It’s 1983ish, and all I want is the coveted Cabbage Patch Kid. Remember those outlandish dolls with each one signed by Xavier Roberts….on their hineys no less? Such a doll was considered a luxury in our house, and on a pastor’s salary, we didn’t buy luxuries. I’ll never forget the Christmas I asked for the Cabbage Patch Kid. I woke up in the middle of the night to get a head’s up on what awaited me that morning. (My mom still displayed my gifts as if from Santa….even after I discovered his non-existence.) The doll I found was an imposter – a less expensive version of the ridiculously priced doll. I remember the feeling of disappointment. However, I also remember going back to bed and mustering up the gusto to still put on a happy and grateful face the next morning. And, I did.
You see, even at a young age I had an understanding of gratitude. And, not receiving this gift made me appreciate my parents even more. They could not provide the Cabbage Patch, but they still made sure I didn’t lack.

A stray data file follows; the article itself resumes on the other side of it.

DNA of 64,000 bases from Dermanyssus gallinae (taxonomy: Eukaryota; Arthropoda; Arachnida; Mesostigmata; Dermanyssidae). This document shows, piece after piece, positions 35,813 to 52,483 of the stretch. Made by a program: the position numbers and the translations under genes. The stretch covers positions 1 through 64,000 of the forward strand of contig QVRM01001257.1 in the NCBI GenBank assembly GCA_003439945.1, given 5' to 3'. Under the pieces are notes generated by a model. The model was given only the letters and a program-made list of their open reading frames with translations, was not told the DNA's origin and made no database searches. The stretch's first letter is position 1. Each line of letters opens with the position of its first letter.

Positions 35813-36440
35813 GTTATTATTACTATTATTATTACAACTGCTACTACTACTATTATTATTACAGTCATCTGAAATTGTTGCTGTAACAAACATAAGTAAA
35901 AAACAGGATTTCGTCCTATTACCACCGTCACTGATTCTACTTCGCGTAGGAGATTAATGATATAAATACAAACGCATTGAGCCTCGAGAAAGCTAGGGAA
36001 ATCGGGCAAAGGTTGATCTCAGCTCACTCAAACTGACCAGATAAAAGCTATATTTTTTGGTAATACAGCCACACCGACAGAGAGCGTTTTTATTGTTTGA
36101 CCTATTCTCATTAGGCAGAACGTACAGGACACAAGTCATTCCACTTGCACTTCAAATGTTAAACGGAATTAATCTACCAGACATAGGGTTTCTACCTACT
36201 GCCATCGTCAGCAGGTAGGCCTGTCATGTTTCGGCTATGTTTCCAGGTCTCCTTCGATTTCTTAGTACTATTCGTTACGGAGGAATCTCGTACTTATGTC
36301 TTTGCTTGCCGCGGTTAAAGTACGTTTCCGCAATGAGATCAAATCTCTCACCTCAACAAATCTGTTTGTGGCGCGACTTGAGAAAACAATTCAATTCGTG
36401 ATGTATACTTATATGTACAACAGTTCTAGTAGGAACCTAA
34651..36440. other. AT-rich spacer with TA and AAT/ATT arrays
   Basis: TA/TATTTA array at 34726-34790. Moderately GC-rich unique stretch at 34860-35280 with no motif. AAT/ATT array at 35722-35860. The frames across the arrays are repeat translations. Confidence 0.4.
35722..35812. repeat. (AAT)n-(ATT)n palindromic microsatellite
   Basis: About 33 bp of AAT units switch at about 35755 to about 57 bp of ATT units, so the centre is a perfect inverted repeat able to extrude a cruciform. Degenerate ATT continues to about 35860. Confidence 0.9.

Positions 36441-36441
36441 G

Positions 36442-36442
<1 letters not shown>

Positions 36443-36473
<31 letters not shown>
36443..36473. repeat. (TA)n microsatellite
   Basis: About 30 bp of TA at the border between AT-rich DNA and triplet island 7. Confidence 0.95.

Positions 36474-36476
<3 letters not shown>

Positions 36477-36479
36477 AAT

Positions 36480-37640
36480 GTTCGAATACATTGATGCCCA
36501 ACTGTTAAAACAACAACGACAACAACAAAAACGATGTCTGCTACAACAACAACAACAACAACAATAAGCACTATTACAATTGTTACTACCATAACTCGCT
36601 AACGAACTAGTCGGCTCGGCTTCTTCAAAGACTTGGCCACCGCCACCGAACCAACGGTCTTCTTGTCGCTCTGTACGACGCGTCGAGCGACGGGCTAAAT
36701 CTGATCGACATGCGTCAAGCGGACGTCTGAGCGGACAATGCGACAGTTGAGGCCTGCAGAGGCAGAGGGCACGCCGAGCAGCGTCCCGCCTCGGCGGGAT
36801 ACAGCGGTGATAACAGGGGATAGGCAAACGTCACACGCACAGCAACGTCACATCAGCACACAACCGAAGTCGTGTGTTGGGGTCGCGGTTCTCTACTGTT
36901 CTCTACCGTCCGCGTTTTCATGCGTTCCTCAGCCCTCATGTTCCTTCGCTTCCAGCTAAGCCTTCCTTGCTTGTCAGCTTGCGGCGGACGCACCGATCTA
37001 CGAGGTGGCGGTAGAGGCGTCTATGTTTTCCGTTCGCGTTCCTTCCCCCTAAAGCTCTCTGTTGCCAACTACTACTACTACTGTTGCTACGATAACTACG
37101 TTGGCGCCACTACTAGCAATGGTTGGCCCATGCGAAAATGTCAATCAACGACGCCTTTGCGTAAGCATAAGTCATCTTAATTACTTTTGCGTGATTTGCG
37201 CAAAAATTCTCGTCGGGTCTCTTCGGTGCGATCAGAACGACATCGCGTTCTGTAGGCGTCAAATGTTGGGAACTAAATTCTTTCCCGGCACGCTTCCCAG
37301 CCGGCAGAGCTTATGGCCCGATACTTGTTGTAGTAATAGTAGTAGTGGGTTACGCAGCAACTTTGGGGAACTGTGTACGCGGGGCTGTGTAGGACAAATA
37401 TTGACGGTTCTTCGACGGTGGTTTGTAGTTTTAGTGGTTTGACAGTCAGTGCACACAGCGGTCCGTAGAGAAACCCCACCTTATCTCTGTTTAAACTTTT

I can’t help but wonder if I am instilling that same sense of gratitude and appreciation in my own children for not only things, but for those who give them. It’s a hard line. While Kris and I have the capabilities to provide such luxuries to our children, should we? Well, sure. But, how much is too much? It’s very tough as parents to draw that line.
I am thankful for the opportunities to give to John Henry and Anna. However, I hope that the gifts they receive go beyond material possessions. I hope they receive the gift of gratitude, the gift of compassion, the gift of mercy, the gift of faith, the gift of hope, and the gift of love….above all else.
And, to my parents who never knew (until now) of that brief disappointment, thank you. That Christmas, you gave me more than you know. For that, I am truly grateful.
So if you sinful people know how to give good gifts to your children, how much more will your heavenly Father give good gifts to those who ask him. Matthew 7:11